Holiday Stress: Using Food Or Alcohol To Cope

by Doc Orman, M.D.

In a previous post on hidden causes of holiday stress , I briefly mentioned Using Food Or Alcohol To Cope as one of the common causes to be aware of.

In this post, I’m going to expand on the drawbacks of this popular coping strategy in a little more detail.

During the Holiday Season, two things are in much greater abundance:

1)    Opportunities to experience stress; and

2)    Opportunities to use food and/or alcohol to cope with any stress you might be struggling with.

If you tend to use food and/or alcohol to cope with your stress during the rest of the year, you may find this coping strategy difficult to resist during the Holiday Season.  After all, food and alcohol are in plentiful supply during the holidays, and it is expected, albeit sometimes socially “required,” that you indulge to fit in with the crowd.

What’s Wrong With This Popular Coping Strategy?

While using food or alcohol to cope with your stress might seem like a good idea, on deeper reflection you should be able to appreciate that it’s not a great coping strategy.

Yes, it does seem to “work” in the short run, by temporarily relieving or masking your feelings of being stressed, but is it really a good or healthy coping strategy in the long run? 

Even in the short run, using alcohol in excess can lead to many added problems, such as accidents, unintended sex, obnoxious or otherwise offensive behaviors, and many other indiscretions.

And habitual overeating to deal with stress, while not immediately harmful, can obviously lead to obesity and all its many unwanted consequences.

An Even Bigger Cost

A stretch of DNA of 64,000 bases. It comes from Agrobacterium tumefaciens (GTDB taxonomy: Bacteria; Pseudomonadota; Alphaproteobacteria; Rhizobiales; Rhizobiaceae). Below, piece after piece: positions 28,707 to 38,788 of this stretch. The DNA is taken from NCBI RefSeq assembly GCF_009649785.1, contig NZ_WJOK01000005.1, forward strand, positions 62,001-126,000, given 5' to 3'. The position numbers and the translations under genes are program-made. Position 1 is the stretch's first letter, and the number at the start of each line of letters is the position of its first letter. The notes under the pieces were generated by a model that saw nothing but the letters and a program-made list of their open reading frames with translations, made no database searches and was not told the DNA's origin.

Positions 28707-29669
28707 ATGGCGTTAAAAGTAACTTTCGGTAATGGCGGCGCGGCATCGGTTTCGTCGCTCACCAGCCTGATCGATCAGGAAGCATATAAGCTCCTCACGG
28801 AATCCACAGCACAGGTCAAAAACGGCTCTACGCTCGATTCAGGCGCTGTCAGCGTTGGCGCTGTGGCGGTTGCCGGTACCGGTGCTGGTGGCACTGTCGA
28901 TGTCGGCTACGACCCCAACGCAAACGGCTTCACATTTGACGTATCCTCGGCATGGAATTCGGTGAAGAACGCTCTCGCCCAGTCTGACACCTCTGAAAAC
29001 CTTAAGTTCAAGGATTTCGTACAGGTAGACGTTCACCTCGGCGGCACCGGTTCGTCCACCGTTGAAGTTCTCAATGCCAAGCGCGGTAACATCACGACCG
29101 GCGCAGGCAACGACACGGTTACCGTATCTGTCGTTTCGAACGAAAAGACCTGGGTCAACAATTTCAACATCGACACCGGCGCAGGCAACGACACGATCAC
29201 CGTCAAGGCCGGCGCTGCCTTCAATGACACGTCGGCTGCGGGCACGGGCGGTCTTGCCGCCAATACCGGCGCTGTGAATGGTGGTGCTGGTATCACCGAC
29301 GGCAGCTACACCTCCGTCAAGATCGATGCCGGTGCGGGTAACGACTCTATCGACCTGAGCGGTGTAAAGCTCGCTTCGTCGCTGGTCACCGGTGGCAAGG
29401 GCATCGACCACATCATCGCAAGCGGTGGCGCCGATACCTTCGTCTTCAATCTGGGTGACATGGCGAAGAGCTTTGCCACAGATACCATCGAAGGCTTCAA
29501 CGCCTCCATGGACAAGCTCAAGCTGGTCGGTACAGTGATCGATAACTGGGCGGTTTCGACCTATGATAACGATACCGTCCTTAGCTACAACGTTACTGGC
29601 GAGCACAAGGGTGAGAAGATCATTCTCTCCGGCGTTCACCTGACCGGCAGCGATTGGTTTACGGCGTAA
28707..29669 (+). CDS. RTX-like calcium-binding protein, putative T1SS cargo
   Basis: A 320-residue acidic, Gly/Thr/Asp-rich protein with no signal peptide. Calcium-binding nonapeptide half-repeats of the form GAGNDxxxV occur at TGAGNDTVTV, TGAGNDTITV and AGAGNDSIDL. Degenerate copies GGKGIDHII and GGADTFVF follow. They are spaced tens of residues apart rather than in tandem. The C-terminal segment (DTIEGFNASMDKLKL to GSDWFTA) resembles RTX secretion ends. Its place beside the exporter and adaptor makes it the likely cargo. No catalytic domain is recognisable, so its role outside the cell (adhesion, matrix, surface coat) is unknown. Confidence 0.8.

There’s an even bigger cost, however, to using these popular coping strategies, and this is what most people miss (or intentionally disregard).  This cost comes from robbing yourself of the opportunity to learn how to utilize more effective, and less harmful, coping strategies.

NOTE: Click on either of these two links to grab a copy of my free e-book “10 Good Reasons Why You Shouldn’t Manage Stress” located on my Facebook Page Stress Relief Tips.

Yes, using food and/or alcohol to relieve your stress may make you feel a little  more relaxed in the short-run.  But did you really learn anything about how to better cope with your stress in the process?  Did you learn anything new about what might be causing your stress to occur? And did you learn anything new about how to identify these causes and do something about them, so you won’t be so stressed, and so dependent upon food or alcohol, in similar situations in the future?

The answers to all of these questions is a big “no” when you make it your habit to use food or alcohol to deal with your stress.

Be on the lookout for this very common tendency during the Holiday Season. While it may not be easy to change your habitual coping strategies immediately, if you make the commitment to learning how to do this, you may find that you’ll have much less reliance on these two problematic coping strategies in the future.

Here’s a link to my free holiday stress relief e-book on Facebook.

Here’s a link to some additional information about how to cope with holiday stress from ABC News.

 

 

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